When lesbian travel writer Nina Krieger moves to San Francisco, she meets an intriguing group of hip, young transgendered people, and they get Nina to thinking about her identity.
Because the author now goes by the name Nick, we know how Nina Here Nor There ends, but it’s still fun to go on the journey. We’re there when Nina tries on her first binder (an undergarment used to flatten breasts); shops for her first packer (a device which replicates a penis); comes out to her family; and finally, makes the brave decision to have her breasts removed. The scenes where Nina interacts with her family are often heart-wrenching, but there is comic relief when Nina writes a hysterical letter to her breast surgeon, pleading her case.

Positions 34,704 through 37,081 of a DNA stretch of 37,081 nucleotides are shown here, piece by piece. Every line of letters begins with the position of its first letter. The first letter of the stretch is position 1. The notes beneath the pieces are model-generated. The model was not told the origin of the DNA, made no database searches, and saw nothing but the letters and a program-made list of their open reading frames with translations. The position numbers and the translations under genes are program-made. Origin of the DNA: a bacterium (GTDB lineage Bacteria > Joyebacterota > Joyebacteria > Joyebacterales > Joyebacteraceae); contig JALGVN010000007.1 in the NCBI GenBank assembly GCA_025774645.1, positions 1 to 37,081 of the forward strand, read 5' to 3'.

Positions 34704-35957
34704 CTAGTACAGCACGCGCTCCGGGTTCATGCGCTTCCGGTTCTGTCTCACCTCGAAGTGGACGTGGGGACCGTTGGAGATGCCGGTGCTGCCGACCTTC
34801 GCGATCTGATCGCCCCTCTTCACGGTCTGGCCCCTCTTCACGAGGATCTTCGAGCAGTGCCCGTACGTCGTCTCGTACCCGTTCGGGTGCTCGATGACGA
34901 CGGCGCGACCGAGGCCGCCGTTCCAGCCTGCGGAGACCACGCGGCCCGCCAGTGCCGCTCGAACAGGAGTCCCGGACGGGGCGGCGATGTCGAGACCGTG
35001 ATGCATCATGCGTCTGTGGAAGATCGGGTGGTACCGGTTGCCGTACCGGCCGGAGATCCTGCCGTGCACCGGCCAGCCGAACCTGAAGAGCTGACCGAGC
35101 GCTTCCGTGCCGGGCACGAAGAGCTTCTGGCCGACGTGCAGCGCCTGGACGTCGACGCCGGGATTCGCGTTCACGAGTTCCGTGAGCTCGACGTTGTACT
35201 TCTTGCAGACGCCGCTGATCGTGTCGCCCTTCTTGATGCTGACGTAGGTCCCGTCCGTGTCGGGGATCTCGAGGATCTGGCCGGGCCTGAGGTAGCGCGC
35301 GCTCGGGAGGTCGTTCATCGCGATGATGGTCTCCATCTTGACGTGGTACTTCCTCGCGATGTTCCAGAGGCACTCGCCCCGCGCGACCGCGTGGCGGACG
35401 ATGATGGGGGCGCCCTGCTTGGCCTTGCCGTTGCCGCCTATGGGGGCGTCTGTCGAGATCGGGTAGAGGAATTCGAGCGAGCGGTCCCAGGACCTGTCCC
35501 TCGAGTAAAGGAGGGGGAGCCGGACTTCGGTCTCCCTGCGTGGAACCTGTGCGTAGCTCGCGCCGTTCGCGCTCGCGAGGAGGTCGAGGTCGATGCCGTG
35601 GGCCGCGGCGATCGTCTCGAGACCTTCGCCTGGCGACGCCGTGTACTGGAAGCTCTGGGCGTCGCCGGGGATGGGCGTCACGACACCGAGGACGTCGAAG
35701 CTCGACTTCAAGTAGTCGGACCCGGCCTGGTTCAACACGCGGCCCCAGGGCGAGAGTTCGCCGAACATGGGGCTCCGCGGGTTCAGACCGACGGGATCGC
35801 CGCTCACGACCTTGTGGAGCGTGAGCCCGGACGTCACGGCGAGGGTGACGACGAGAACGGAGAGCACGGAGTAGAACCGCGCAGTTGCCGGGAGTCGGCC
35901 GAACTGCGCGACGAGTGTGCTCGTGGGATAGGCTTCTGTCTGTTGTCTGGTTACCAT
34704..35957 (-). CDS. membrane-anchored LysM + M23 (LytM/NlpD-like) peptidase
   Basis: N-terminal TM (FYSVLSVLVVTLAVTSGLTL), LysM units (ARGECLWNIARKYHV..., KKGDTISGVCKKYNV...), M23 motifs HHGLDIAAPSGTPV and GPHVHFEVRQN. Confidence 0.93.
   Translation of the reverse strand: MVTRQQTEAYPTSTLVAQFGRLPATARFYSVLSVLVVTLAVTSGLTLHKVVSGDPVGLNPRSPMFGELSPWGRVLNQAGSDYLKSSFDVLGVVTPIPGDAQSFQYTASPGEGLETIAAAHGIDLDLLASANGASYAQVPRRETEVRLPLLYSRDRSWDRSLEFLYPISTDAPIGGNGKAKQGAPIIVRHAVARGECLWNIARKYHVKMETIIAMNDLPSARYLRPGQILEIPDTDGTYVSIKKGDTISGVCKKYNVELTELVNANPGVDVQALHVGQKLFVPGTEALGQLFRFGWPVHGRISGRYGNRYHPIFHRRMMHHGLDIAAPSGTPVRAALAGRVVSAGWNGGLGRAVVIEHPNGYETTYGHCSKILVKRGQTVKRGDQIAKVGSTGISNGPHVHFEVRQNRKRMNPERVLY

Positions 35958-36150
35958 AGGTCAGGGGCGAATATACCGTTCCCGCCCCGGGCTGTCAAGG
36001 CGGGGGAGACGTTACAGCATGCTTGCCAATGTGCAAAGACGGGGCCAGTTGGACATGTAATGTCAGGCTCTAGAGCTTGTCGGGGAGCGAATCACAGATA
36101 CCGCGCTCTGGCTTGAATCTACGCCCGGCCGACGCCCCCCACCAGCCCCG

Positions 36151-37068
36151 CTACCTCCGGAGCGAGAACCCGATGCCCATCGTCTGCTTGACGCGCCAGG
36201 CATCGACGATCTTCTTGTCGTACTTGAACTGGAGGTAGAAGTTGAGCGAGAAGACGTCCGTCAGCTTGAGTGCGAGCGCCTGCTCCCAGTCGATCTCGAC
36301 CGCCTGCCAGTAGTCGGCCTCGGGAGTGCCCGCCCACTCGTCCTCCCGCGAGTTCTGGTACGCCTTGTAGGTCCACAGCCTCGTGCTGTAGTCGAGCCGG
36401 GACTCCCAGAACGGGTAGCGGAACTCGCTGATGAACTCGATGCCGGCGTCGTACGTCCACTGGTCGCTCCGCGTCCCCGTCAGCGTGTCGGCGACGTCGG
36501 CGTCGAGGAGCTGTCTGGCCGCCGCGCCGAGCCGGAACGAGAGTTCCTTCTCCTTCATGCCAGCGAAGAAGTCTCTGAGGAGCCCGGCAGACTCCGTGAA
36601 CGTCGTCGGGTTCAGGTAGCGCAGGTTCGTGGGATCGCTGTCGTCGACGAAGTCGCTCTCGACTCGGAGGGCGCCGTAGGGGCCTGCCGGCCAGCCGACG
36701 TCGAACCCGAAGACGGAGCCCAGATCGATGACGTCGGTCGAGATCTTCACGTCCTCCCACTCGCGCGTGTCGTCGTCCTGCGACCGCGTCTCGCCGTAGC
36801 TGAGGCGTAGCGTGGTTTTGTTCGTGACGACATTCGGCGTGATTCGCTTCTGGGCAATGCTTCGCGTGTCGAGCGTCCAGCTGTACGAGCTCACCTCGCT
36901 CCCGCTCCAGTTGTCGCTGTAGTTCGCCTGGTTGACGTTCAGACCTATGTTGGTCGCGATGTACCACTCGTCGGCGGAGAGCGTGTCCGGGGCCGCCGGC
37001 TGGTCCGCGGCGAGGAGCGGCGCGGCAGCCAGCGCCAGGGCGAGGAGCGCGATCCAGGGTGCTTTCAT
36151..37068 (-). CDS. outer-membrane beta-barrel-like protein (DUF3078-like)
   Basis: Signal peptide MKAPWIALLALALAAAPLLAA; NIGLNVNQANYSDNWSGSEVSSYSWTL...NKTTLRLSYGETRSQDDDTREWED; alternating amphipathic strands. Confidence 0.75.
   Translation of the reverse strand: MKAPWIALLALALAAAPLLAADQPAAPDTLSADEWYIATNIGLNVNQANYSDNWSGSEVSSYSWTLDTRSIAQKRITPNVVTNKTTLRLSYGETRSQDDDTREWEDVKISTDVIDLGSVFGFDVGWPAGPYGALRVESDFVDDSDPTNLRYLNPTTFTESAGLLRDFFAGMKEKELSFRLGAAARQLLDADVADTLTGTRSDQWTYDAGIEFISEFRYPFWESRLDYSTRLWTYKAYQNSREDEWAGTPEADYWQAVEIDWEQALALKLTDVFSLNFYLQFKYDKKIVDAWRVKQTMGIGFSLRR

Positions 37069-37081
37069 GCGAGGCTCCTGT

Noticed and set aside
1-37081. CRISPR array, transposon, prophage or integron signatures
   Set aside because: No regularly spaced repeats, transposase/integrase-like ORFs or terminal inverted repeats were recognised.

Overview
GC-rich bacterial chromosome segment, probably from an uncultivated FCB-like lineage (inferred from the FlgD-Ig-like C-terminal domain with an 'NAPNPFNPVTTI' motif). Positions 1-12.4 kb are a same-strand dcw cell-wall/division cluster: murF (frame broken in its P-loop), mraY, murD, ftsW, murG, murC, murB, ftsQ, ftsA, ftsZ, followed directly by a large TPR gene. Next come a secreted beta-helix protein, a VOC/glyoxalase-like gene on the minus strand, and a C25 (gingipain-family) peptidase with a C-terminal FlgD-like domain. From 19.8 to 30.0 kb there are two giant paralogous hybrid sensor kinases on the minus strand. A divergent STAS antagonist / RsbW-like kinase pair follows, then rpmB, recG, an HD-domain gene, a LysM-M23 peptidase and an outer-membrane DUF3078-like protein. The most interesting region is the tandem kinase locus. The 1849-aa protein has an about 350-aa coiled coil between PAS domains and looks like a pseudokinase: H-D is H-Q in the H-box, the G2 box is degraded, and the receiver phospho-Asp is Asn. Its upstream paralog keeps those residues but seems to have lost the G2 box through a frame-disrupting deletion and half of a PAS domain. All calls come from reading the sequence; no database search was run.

Nina Here Nor There (and how clever a title is that?) is sometimes slow-going, but overall a very well-written, important book. It challenges the belief that transgendered people know from a young age that they are different. As Krieger’s book shows, anyone can discover at any time that he or she is living in the wrong body, and that is something that should get us all thinking.
Nina Here Nor There works on several levels–as a guide for people who want to transition; as a conversation-starter for those interested in gender issues; as a heartfelt memoir; and as a fun, fly-on-the-wall look at San Francisco’s diverse LGBT scene.
With this memoir and Chaz Bono’s recent autobiography Transition: The Story of How I Became a Man, 2011 is proving to be a great year for transgendered writing. Let’s hope these books encourage others to tell their stories.